This fall I will be attending the University of King’s College to complete my second degree, a bachelor of journalism. That being said, I was barely accepted due to a miserable first year of university that brought my overall GPA down below a 3.0, which hurt when I began applying for post-grad studies. Now, I’m not trying to scare you or anything, but to be successful in university you have to get off on the right foot. So here are some dos and don’ts to consider as you begin your freshman year.
1. Don’t drink…too much
Okay, this is kind of hypocritical, but it’s important you don’t get wrapped up in the party culture that surrounds university dorms during your freshman year. You’re here to study and have fun, but try to keep everything in moderation. Drinking frequently will upset your sleep and make you unable to focus on lectures or assignments the next day. Also, don’t drink Great White. No one likes being bitten by the shark.
2. Do make some friends
Your parents and cheesy sitcoms have said it time and time again: university is the place where you make the friends who last the rest of your life. As cliché as it sounds, it’s kind of true. When I was in my freshman year I was in a long distance relationship and spent more time on the phone than socializing in my buddies’ dorm rooms. Don’t make the same mistake.
3. Join some societies and extra-curricular activities
My first degree was a bachelor of English and to tell you the truth I really don’t remember learning that much. What I do remember is a friend introducing me to The Dalhousie Gazette which sparked an interest in writing, made my essays more cohesive, introduced me to the friends I have to this day and got me the gig I love working as a journalist. Societies will help you make new friends and turn you on to new activities you may not have had the confidence to try in high school.
4. Don’t study too much
This probably seems counterintuitive, but in my first year of study I got a D in my intro to psychology course even though I studied the textbook for upward of three hours a day. With a full course load I was studying too much and not giving my brain enough time to relax and retain the information. Try to take study breaks that take your mind off your subject of study. That being said…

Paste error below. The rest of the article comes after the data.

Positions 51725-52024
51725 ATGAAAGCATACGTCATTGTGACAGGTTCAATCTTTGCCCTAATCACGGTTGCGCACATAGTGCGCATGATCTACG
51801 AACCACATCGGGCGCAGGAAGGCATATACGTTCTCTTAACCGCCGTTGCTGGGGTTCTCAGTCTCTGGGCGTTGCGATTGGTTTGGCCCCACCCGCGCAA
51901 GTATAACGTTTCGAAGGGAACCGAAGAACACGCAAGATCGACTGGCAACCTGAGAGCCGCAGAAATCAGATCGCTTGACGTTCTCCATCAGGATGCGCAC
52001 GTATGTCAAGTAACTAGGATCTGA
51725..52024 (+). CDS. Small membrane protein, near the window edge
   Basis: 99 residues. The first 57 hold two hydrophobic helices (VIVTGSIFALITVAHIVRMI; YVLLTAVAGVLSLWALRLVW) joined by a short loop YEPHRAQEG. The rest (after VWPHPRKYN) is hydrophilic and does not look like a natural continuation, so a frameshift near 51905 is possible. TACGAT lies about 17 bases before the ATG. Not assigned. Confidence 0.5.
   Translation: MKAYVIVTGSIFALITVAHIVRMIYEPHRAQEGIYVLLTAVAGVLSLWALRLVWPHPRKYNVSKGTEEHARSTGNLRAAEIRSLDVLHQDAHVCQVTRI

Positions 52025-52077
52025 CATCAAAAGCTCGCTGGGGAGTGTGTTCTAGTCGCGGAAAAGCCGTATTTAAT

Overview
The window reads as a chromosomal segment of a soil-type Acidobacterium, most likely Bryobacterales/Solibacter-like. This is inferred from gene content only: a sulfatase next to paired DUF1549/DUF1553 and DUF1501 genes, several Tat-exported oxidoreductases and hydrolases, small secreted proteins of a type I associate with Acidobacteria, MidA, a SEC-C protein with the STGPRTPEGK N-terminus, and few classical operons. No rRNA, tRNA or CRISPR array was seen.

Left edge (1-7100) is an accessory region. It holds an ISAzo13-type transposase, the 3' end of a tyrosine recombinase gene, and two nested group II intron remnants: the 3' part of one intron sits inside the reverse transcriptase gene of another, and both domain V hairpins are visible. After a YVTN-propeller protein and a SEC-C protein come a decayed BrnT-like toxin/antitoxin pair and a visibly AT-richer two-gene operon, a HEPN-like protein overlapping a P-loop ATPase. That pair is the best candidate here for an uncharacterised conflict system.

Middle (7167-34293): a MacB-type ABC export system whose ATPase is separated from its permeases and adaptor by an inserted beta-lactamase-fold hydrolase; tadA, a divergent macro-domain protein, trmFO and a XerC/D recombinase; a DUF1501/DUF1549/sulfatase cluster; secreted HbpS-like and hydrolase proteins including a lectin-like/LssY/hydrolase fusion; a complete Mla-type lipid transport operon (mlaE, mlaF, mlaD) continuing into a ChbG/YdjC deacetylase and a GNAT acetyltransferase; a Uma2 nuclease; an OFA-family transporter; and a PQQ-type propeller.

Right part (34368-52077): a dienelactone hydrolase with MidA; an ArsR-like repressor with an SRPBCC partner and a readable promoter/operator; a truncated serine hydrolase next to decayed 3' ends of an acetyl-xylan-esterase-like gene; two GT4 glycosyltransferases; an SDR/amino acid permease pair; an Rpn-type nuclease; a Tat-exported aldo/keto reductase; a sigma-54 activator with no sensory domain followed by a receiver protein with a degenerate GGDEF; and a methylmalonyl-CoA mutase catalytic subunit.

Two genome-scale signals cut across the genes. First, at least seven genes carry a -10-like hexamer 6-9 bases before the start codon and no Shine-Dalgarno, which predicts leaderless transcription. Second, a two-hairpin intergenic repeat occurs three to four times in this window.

5. Don’t waste your time watching TV
This is going to really date myself, but when I was first living in residence the only show everybody seemed to be watching was Prison Break. And you know what? I don’t know anybody who remembers much of anything about that show, probably because it was pointless. (How do you guys keep getting put back into prisons!?) Don’t waste your time watching mindless television while taking a break from studying. Don’t even think of subscribing to Netflix, because before you know it you’ve watched the complete run of the British and American versions of Life on Mars and have nothing to take away from it. If you do decide to watch television, make it something thought provoking like a documentary special or something with a complex storyline like The Wire. (Just don’t start calling your cell phone a ‘burner’—that’s just stupid.)
6. Get some exercise
Probably for the first time in your life you have full-time access to a gym. Time to transform yourself. If you don’t know what you’re doing, grab a buddy who does. Maybe even join a running group and start looping the Dalplex track or going for a scenic run in the south end. Exercise decreases anxiety (which is needed when you’re writing more than an essay or exam a week) and helps you get a better sleep for class the following day.
Overall, try to limit any excessive or bad habits that prevent you from giving this degree your all. And don’t forget to try to have some fun. You’re here to study, but some of the best memories you’ll make are outside the classroom.